We will use Quantcast and sometimes other tools for this, although a lot of blogs don’t have enough traffic for these tools to provide valuable metrics. We sometimes ask bloggers, but we have had to make assumptions at times.
4) Influence in a niche
This one is more important to us than reach. We’re looking for people who are an authority in a subject matter. That’s the power of the Internet – there’s a community for every passion. It’s safe to assume that a wine blogger has an audience interested in wine. If we’re working with a destination that is seeking to leverage its wine products or experiences, we will pick a wine blogger with a small audience over a general travel blogger with a larger audience in most cases.
In order to determine influence, we look at things including comments on a blog (volume and types of comments) and how the blogger interacts with her/his audience. Why? It’s that personal connection that makes a blogger unique and influential. And we will also look at repeat visitation to the blog. This is an indicator of how loyal an audience is and therefore the influence the blogger has.
What we sometimes observe is that bloggers with a large audience lose the personal connection with their readers. Their blog becomes more like a traditional publication online. That’s to be expected and not necessarily a bad thing, it just changes the types of initiatives we will invite them for, and the approach we take. They may be better suited for a traditional press trip.
5) Connection to other influencers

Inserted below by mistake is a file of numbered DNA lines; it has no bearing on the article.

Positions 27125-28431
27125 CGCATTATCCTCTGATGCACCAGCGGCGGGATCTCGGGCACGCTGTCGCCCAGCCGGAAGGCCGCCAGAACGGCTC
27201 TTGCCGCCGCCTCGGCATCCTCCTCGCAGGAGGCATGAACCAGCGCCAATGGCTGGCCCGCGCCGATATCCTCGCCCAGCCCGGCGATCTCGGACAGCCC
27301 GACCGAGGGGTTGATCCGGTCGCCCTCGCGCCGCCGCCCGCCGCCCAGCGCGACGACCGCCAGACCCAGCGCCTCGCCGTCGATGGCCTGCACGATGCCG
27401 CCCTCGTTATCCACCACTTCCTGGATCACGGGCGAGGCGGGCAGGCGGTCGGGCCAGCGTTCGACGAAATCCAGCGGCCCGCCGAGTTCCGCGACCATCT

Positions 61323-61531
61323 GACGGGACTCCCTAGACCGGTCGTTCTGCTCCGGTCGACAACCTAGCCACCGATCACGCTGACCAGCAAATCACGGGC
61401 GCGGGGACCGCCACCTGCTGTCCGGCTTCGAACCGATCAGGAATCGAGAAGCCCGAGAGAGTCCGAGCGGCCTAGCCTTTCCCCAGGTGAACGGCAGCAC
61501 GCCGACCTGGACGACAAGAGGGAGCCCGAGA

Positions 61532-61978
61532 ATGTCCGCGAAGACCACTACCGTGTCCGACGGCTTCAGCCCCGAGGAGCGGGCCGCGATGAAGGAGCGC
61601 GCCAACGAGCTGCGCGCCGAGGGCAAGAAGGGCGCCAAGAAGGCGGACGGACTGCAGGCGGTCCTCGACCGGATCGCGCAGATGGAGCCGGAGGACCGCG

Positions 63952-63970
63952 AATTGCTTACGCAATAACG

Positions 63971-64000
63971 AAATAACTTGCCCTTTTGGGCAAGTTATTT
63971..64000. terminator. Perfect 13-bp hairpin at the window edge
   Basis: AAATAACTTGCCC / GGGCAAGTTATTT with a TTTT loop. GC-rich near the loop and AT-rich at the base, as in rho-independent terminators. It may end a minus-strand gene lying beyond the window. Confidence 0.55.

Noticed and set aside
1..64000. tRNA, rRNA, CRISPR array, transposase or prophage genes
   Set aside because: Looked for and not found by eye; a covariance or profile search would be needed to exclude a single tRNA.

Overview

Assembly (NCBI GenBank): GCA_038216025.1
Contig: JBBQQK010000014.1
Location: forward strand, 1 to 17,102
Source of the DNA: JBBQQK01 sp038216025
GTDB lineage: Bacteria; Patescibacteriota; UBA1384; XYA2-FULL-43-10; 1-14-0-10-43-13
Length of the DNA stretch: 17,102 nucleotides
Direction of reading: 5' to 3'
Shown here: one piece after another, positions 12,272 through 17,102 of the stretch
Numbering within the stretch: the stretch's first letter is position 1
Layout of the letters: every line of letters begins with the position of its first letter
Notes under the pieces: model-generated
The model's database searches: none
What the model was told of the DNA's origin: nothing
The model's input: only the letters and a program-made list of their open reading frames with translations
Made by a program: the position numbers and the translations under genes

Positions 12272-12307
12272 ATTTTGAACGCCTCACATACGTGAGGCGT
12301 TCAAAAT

This one is closely related to #4. Blogging is social. We believe that a blog trip or a blog campaign’s value doesn’t just come from the value as a result of the produced content, but also from the personal connections created. A blogger with a lot of connections to other influencers is more desirable as that means there’s a better chance that their messages are then amplified or retweeted by other influences. A good relationship with one blogger can also lead to a referral to another. We often ask other bloggers for suggestions about other writers.
6) Quality and style of writing, photography and/or video
This one speaks for itself. We prefer blogs with quality content. And sometimes one blogger’s style fits better with a particular destination brand than another. And it doesn’t mean that we look for moderate bloggers only, by the way. We seek honesty and transparency, otherwise a message won’t be credible. The blogger at TBEX who writes critical posts just to make PR people uncomfortable would probably not be invited, though (see #9). Often, quality trumps reach and influence.
7) Speed of communication
We don’t have a specific preference. It varies from initiative to initiative. Most of the time, a blog trip is designed to create a lot of social content right away, and speed is important. Other times, it won’t matter too much if it takes a few weeks for us to see a post (months is pushing it). The longer it takes, the more the details and energy are lost. Plus, the copy ends up looking more like it belongs in a traditional publication.
8) Use of technology and tools
Does the blogger tweet, Instagram, or post to fan pages during the trip? This is obviously helpful.
And it also varies. If we’re working on a campaign where we want a lot of content in the moment, Twitter, Facebook, and Instagram are important. In some cases, they’re not.
Sometimes we look for quality, influence, and reach for a specific tool or network. We invited a big Instagrammer to Flanders, for example. The Costa Brava even hosted an Instagram trip.
Is this blogger easy to work with?